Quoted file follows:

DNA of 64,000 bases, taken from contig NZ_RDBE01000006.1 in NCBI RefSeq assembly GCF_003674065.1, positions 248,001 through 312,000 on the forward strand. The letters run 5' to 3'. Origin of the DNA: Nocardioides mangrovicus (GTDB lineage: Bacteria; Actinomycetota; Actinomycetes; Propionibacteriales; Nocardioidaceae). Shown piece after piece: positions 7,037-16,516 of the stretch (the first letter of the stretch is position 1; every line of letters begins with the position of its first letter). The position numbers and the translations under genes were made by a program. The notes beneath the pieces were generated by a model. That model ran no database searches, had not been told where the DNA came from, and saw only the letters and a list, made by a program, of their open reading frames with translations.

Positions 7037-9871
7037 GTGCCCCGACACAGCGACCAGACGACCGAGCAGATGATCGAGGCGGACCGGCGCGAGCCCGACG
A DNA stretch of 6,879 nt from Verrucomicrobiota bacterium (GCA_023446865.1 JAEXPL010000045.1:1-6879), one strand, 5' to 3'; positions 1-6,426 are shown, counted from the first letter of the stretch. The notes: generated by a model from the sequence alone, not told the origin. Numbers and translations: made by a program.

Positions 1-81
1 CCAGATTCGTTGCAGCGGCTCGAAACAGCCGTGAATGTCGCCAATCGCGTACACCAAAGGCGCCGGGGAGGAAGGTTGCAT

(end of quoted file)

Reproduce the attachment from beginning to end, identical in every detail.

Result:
DNA of 64,000 bases, taken from contig NZ_RDBE01000006.1 in NCBI RefSeq assembly GCF_003674065.1, positions 248,001 through 312,000 on the forward strand. The letters run 5' to 3'. Origin of the DNA: Nocardioides mangrovicus (GTDB lineage: Bacteria; Actinomycetota; Actinomycetes; Propionibacteriales; Nocardioidaceae). Shown piece after piece: positions 7,037-16,516 of the stretch (the first letter of the stretch is position 1; every line of letters begins with the position of its first letter). The position numbers and the translations under genes were made by a program. The notes beneath the pieces were generated by a model. That model ran no database searches, had not been told where the DNA came from, and saw only the letters and a list, made by a program, of their open reading frames with translations.

Positions 7037-9871
7037 GTGCCCCGACACAGCGACCAGACGACCGAGCAGATGATCGAGGCGGACCGGCGCGAGCCCGACG
A DNA stretch of 6,879 nt from Verrucomicrobiota bacterium (GCA_023446865.1 JAEXPL010000045.1:1-6879), one strand, 5' to 3'; positions 1-6,426 are shown, counted from the first letter of the stretch. The notes: generated by a model from the sequence alone, not told the origin. Numbers and translations: made by a program.

Positions 1-81
1 CCAGATTCGTTGCAGCGGCTCGAAACAGCCGTGAATGTCGCCAATCGCGTACACCAAAGGCGCCGGGGAGGAAGGTTGCAT